Newly Discovered Gecko Gets Extremely Nude in Order to Survive

The lizard’s ability to trash its outer scales could yield insights into regenerative medicine.

Feb 8 2017, 2:00pm

Geckolepis megalepis. Image: F. Glaw

You know that trope in horror movies, where the villain grabs someone by their clothes only to be foiled when the victim wriggles free, leaving the abandoned garments in the hands of the thwarted killer?

It turns out that Geckolepis megalepis, a newly identified species of gecko described in the journal PeerJ on Tuesday, relies on exactly the same strategy—except this critter gets scared out of its actual skin.

As part of the larger "fish-scale" gecko genus, the nocturnal lizard has evolved special tearable skin that can be discarded in an instant, allowing the nude animal to slither away from would-be predators. Its scales grow back in a matter of weeks, so the geckos can live to strip another day.

Images show G. megalepis in various states of undress. Image: Scherz MD, Daza JD, Köhler J, Vences M, Glaw F. (2017)

Gross? Yes. Effective? Immensely. In fact, according to the paper's authors, this skin-shedding superpower makes the Madagascan lizard "taxonomically challenging" to research because it ends up flashing field scientists whenever they venture too close. Geckolepis megalepis is especially difficult to study due to its scale size, which is unprecedented in geckos and correlates to speedier removal.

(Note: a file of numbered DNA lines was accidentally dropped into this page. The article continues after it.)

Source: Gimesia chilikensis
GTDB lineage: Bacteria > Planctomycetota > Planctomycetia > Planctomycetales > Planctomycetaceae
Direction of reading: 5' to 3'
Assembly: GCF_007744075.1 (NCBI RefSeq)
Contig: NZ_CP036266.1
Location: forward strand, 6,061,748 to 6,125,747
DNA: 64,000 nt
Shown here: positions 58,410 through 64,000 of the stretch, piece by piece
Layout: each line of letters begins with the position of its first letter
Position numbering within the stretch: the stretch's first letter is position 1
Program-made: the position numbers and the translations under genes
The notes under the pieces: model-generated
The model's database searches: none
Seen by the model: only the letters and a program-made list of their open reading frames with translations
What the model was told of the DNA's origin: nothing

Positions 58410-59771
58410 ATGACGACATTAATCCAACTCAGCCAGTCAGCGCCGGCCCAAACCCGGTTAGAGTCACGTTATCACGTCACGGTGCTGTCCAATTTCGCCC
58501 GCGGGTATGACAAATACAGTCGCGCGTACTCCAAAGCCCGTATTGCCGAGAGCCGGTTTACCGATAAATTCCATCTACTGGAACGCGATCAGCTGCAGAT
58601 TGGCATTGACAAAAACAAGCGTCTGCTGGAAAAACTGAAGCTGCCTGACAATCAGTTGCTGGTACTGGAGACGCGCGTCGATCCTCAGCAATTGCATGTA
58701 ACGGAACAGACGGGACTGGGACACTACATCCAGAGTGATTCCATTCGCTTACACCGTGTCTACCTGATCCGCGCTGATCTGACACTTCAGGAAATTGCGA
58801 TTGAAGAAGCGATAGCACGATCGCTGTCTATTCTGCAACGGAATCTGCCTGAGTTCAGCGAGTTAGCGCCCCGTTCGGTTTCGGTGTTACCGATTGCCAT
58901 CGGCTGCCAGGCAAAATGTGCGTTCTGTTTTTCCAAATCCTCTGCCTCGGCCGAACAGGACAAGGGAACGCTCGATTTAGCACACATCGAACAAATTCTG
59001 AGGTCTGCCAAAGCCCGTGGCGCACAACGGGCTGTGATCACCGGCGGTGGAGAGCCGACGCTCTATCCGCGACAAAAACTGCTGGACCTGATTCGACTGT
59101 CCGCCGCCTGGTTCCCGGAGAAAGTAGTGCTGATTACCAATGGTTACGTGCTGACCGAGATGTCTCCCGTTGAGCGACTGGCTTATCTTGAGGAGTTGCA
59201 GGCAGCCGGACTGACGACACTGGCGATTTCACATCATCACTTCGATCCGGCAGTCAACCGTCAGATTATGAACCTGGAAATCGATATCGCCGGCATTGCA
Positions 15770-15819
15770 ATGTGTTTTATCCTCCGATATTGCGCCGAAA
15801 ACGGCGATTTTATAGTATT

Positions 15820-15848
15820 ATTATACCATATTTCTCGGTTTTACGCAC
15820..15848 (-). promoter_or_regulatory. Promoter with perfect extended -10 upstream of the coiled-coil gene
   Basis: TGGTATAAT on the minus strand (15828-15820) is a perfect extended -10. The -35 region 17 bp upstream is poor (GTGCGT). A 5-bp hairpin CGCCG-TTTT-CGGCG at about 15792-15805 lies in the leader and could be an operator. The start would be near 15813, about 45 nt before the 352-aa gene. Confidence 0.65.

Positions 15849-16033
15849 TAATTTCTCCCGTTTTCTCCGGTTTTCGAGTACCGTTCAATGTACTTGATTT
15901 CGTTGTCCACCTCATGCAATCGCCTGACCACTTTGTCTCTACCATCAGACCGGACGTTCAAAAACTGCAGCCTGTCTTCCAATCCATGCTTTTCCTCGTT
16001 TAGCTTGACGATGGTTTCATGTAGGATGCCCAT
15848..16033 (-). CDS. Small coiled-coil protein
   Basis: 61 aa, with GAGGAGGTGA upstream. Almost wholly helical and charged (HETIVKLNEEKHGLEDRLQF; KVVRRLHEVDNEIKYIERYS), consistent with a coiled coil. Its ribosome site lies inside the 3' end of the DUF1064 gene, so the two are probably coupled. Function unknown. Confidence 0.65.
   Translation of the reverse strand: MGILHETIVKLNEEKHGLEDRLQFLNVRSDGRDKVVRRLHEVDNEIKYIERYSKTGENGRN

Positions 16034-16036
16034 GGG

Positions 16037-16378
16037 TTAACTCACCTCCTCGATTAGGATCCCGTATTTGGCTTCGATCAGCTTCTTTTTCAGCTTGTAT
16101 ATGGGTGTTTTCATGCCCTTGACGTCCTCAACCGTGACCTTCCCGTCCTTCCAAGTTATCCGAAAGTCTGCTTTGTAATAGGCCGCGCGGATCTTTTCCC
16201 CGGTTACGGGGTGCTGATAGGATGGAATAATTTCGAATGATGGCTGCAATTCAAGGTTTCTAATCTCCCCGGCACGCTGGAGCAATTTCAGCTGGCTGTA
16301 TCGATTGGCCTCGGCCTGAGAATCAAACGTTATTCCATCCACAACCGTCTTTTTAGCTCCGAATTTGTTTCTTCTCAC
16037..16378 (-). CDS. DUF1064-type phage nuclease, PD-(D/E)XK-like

"The new species has the largest known body scales of any gecko (both relatively and absolutely), which come off with exceptional ease," according to the paper, entitled "Off the Scale," which was led by Mark Scherz, a PhD student in herpetology at the Zoologische Staatssammlung, München in Germany.

"Indeed, the process of collection often damages even the most intact specimens [...] These factors, combined with the secretive nature and cryptic colouration of this genus, have largely hindered progress on resolving its species taxonomy."

Scientists have tried a few different methods to get around this tearaway tissue issue, including capturing the geckos in plastic bags or cotton-wool traps. Even then, some scales are likely to instinctually lost, which obfuscates the processes of correctly categorizing the animals into a broader family tree.

READ MORE: Watch this Gecko-Inspired Space Junk Collector Practice Its Moves

To get around this problem, Scherz and his colleagues studied the skeletons and internal structure of euthanized gecko specimens with micro-computed tomography (micro-CT) scans. This method led to the identification of the new animal, which is the first fish-scale gecko to be recognized as a unique species in 75 years.

The team also found that Geckolepis maculata, a related species discovered 150 years ago, has a different line of descent than has been previously assumed. "This is just typical of Geckolepis," Scherz said in a statement. "You think you have them sorted out, but then you get a result that turns your hypothesis on its head. We still have no idea what Geckolepis maculata really is—we are just getting more and more certain what it's not."

Understanding these lizards' evolutionary history and adaptive tricks is interesting on its own merits, but it may also yield insights into regenerative medicine. Animals that casually toss out and regrow body parts are a boon to scientists who hope to replicate similar processes in human patients suffering from loss of cells, tissues, or even whole organs. So when it comes to deciphering the mysteries of fish-scale geckos, even people have skin in the game.

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